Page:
As people age, they may become resentful about limitations and infirmities associated with aging, leading to complaints to others and even to God. The ESV Study Bible addresses this matter: “The book of Psalms readily confesses that the believer’s life is full of many troubles and calamities and acknowledges that these are under God’s control (you who have made me see [v. 20]); and since God governs these troubles, he can also relieve them (hence the confidence of vv. 20–21)” (Tecarta Bible App). But they must not forget that God has some form of service assigned to every believer for the younger generation and those that follow in future generations. We all create a legacy. We must decide whether it will be a godly one. We have the potential to produce an abundant harvest if we have sowed the seeds of good fruit.

Joseph Benson’s Commentary of the Old and New Testaments provides us fitting food for thought in conclusion: “Those that have been taught of God from their youth, and have made it the business of their lives to honour him, may be sure he will not leave them when they are old and gray-headed, will not leave them helpless and comfortless, but will make the evil days of old age their best days, and such as they shall have reason to say they have pleasure in” (e-Sword 13.0.0). 

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Start Your Bible Reading Plan Now

As the year 2021 draws to a close on the Roman calendar, it is a good time to consider a plan to read through the Bible.

While we recognize that God’s Holy Days are reckoned by the Hebrew Calendar, nevertheless, our daily lives are more closely tied to the year beginning on January 1st and ending on December 31st. A reading plan that breaks down the Bible into 365 manageable segments can be a helpful tool in accomplishing the objective of reading through the complete Bible in a year. While you may have already read through the Bible, why not do so again over the upcoming year? And if you have read through the Bible from cover to cover as the Bible is arranged in our KJV or NKJV, why not do so using a different approach. To what am I referring?

The web site Blueletter Bible offers both printable PDF and handy online “checkoff” versions of “Read the Bible in a Year” schedules. In addition to the Canonical Plan, which takes you through the Bible according to the order of books in which we are familiar, they also provide the following options:

Canonical Five Day Plan – This takes the reader through the Bible according to our familiar order, but in two years.

Old Testament and New Testament Each Day – This schedule includes both a reading from the Old Testament and the New Testament each day. There is a one-year schedule and a two-year schedule with this approach.

Chronological Plan – If you’d like to read the Bible in the order of when the recorded events occurred, this plan schedules accordingly

Historical Plan – This plan schedules the daily reading according to the way in which the Old Testament is laid out in the Hebrew Bible, from the Law to the Prophets to the Writings. The New Testament readings are scheduled according to the order in which the books were authored.

While there are many different online and electronic Bible sites, Blueletter Bible provides a good options, and a downloadable app is available to use on a phone or tablet as well.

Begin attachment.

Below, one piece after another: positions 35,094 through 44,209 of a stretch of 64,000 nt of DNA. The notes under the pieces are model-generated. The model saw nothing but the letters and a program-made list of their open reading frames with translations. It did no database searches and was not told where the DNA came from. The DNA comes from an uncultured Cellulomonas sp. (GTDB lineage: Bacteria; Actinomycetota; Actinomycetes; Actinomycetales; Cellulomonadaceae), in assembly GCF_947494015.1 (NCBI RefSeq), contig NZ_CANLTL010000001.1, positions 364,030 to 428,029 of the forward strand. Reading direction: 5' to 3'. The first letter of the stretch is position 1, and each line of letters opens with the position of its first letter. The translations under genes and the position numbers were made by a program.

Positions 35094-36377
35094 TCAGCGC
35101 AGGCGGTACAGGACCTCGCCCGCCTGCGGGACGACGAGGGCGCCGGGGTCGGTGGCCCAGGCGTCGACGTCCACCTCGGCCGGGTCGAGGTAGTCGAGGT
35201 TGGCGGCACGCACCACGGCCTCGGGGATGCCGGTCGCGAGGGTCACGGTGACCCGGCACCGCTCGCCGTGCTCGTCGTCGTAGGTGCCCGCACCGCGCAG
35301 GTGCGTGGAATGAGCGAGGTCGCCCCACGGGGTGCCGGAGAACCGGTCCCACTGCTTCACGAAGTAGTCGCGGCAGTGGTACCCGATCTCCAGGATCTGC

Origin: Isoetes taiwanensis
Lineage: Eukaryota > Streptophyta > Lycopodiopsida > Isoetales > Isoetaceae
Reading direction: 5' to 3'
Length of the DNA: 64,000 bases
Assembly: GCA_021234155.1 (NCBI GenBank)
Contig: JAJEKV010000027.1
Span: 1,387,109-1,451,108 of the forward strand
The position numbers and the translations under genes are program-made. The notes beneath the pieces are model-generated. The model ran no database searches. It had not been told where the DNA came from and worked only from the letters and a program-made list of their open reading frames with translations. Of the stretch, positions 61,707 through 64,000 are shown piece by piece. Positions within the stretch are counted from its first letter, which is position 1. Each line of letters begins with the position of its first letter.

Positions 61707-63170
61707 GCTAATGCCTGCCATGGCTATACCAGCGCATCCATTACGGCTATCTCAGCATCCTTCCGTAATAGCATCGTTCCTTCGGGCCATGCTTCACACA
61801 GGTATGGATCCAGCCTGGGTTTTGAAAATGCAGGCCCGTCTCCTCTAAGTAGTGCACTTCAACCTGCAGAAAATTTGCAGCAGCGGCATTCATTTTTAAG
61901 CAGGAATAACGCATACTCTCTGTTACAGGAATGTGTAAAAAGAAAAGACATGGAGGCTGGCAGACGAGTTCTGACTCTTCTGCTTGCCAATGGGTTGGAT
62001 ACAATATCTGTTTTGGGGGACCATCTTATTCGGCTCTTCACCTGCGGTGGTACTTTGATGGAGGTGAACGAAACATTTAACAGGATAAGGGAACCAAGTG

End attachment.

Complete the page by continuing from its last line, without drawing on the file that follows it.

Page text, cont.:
Finally, our own faculty member, Mr. Ken Frank prepared a “Read the Bible in a Year” plan with his wife for the congregation he pastored in Winnipeg many years ago. Here’s a link to his schedule.

Happy studying!

Jonathan McNair

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Digging Deeper: The Fullness of the Blessing

Author: Mr. Kenneth Frank
| Faculty in Theology, Living Education

Estimated reading time: 7 min.

Did you know that, when Paul announced he planned to visit Christians in Rome, he was confident God would impart to them a blessing in its fullness?

Paul had never met most of the brethren of the capital of the Roman Empire, except perhaps those who had met him in other locations of his ministry. Nevertheless, through the years a Church of God had developed in the capital. For some time, Paul desired to visit these outlying Christians but obstacles prevented him from doing so. This Digging Deeper considers the background to Paul’s joyful announcement to understand the spiritual interaction between brethren and ministry that imparts a full blessing. Readers will discover an anticipated blessing through Paul’s ministry to the Church of God at Rome.

Several countries have a day of national thanksgiving for the year’s blessings, usually in the autumn. Americans observed their Thanksgiving Day not long ago. Traditionally at the Thanksgiving meal family and friends recount what they are grateful for. People enjoy so many blessings that it is often difficult to choose just one. They may sense a “fullness of the blessing.”

Our focus verses are: “When therefore I have performed this, and have sealed to them this fruit, I will come by you into Spain. And I am sure that, when I come unto you, I shall come in the fulness of the blessing of the gospel of Christ” (Romans 15:28-29 KJV throughout). Paul wrote this epistle around AD 57 or 58, probably from Corinth. He explained he had been much hindered in coming to visit them for some years (Rom 1:13; 15:22-23). He planned to visit them on his way to Spain; however, first, he planned to travel to Jerusalem to deliver a gift from the Macedonian and Achaian brethren to the suffering Judeans (Romans 15:24-27).

A roundabout way to Rome